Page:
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How to safely keep “mushroom” food at home fresh

How to safely keep “mushroom” food at home fresh


Shiitake mushrooms, fungus, enoki mushrooms, oyster mushrooms, mushrooms, king oyster mushrooms… A variety of mushrooms (edible mushrooms) have unique flavors and rich nutrition, and are frequent guests on many family tables. However, whether fresh or dried, mushrooms may cause food safety issues if they are not properly stored. How to properly “arrange” the mushrooms you buy at home? Huang Chenyang, a researcher at the Institute of Agricultural Resources and Agricultural Zoning of the Chinese Academy of Agricultural Sciences and deputy chief scientist of the National Edible Fungi Industry Technology System, suggested that consumers pay attention to several key points.

Point 1: Fresh mushrooms should not be stored for a long time or washed before being stored.

There are many members of the mushroom family, and there are more than 100 species that can be cultivated artificially. They contain chitin, protein, carbohydrates, vitamins, minerals and other ingredients that are rich in nutrients and are loved by bacteria. If the storage method is improper and kept for a long time, it is easy for bacteria to take advantage of it and cause deterioration, rot, yellowing, etc. Therefore, it is best to buy and eat mushrooms now, and it is not recommended to buy a lot at one time.

The following points can appropriately extend the shelf life and avoid damage to the flavor and freshness of mushrooms (edible fungi) to the greatest extent:

Do not wash before storing. Some “clean” families are accustomed to washing the mushrooms, letting them dry for a while and then putting them in the refrigerator. However, when the mushrooms are exposed to water, not only will the flavor and freshness of the mushrooms decrease, but the bacteria will also multiply faster. Therefore, the mushrooms should be kept in their original state and should not be washed.

Most mushrooms are recommended to be refrigerated to reduce the growth rate of bacteria and extend their shelf life. If possible, fresh mushrooms can be wrapped in dry kitchen paper before storage to absorb excess moisture. But remember, straw mushrooms are high-temperature edible fungi and cannot be stored in the refrigerator.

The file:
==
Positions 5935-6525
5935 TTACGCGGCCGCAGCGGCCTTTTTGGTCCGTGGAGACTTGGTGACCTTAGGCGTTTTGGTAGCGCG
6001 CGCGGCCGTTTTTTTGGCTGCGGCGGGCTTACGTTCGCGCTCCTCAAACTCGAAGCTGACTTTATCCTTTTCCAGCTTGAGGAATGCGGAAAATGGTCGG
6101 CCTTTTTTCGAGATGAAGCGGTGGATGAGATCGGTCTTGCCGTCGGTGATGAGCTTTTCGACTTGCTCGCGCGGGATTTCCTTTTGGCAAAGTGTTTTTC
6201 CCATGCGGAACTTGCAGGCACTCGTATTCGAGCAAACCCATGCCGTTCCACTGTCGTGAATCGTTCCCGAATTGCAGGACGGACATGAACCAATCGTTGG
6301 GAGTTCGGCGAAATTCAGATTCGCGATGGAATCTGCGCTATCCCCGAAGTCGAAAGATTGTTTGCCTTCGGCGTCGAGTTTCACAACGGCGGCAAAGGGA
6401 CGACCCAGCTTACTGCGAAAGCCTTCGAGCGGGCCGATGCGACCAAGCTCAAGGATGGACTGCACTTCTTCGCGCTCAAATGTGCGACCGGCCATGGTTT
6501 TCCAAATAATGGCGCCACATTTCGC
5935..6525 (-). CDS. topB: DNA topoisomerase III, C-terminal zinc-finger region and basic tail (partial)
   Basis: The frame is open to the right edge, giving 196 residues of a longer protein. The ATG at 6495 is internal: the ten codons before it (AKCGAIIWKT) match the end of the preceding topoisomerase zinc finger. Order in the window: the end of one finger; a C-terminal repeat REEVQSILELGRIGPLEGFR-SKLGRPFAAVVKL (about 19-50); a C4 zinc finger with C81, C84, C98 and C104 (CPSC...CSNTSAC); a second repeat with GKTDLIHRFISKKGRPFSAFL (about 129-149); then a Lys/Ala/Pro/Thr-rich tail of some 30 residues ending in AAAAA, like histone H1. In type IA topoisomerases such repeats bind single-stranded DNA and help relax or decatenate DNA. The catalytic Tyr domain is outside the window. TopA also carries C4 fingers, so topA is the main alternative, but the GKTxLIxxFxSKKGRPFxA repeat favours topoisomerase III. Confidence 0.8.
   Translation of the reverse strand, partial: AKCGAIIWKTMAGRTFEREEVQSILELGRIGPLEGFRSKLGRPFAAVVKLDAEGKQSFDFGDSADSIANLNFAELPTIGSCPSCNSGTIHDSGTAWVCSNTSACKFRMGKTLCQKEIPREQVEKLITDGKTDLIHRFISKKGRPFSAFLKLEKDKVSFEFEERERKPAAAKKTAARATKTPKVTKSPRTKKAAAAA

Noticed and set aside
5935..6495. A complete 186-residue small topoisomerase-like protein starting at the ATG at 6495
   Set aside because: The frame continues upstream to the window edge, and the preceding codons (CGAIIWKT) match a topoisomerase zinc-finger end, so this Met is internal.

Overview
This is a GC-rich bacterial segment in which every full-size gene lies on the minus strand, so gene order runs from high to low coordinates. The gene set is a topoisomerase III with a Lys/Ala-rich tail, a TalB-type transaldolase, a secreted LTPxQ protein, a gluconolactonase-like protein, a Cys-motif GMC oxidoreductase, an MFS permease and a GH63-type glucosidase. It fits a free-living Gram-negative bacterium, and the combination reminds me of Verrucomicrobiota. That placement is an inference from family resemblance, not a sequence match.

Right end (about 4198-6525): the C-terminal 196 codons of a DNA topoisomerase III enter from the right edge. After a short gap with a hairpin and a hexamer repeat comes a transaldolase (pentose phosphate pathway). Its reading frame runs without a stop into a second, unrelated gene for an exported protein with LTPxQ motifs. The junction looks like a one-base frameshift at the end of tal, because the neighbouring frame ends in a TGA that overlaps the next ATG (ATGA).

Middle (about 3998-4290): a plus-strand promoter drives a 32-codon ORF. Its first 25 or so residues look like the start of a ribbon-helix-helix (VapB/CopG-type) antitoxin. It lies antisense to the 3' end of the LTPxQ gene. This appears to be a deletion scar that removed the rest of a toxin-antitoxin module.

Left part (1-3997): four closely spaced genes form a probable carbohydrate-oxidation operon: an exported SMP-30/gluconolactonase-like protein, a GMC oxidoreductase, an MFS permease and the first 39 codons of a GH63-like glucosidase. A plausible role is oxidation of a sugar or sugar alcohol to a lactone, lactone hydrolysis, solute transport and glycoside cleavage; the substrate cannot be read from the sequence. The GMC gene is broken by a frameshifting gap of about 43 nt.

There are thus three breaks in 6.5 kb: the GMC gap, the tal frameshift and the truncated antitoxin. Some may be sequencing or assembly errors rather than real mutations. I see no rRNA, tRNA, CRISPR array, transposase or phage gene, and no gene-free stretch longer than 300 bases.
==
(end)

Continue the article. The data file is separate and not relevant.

Key Point 2: Preservation methods and shelf life of different fresh mushrooms

Point 3: How to judge whether the dried mushrooms at home have gone bad

Unopened dried mushrooms should be stored in a dry, low-temperature, and dark environment. Refrigeration is better if conditions permit. The shelf life of dried products is generally one year, but if stored properly, it can last longer without any problem.

Dried mushrooms are susceptible to moisture and deterioration after opening, and are particularly prone to breeding borers. It is recommended to choose clean sealed bags or vacuum bags for storage. If possible, you can put a pack of food antioxidants in them, which is safer and more secure.

Most dried mushrooms are not susceptible to deterioration, but it is still recommended to purchase packaged products from regular brands. Some species, such as bamboo fungus and white fungus, are more likely to oxidize and turn yellow. Yellowing during storage is normal and does not affect consumption.

Dried mushrooms that have been affected by moisture due to improper storage may feel sticky, have an odor or have a mothy feel to them, which means they have gone bad and should not be eaten.

Point 4: Should you use cold water or warm water to soak dried mushrooms?

Dried mushrooms of different types and qualities vary in size and soaking time. Taking shiitake mushrooms as an example, it usually takes about 4 hours to soak them, which not only allows the shiitake mushrooms to fully absorb water, but also makes their “meat” fuller and more elastic. “Flower mushrooms” are generally large and thick and need to be soaked for a longer time. It is recommended to soak them directly in the refrigerator at 4℃ overnight. It is best not to soak them at room temperature overnight. If you need it urgently for cooking, you can put the dried mushrooms in a sealed container, add warm water at about 60°C, and shake continuously for about 10 minutes to speed up the soaking.

If the indoor temperature exceeds 25°C, the water used for soaking the mushrooms can easily breed bacteria. It is recommended to put the container into the refrigerator compartment, or replace the purified water 1 to 2 times during the soaking process. At the same time, pay attention to keeping the container clean.

Generally speaking, it is better to soak dried mushrooms in cold water. The water for soaking mushrooms has a rich flavor and can be used after clarification. If you are in a hurry, you can put it in the pot when the water is cold and heat it over medium heat to complete the quick soaking. Taking black fungus as an example, put cold water into the pot and keep it boiling for 3 minutes to complete the purpose of soaking. If it is used for cold salad, boil the black fungus in boiling water for 5 minutes, remove and drain.



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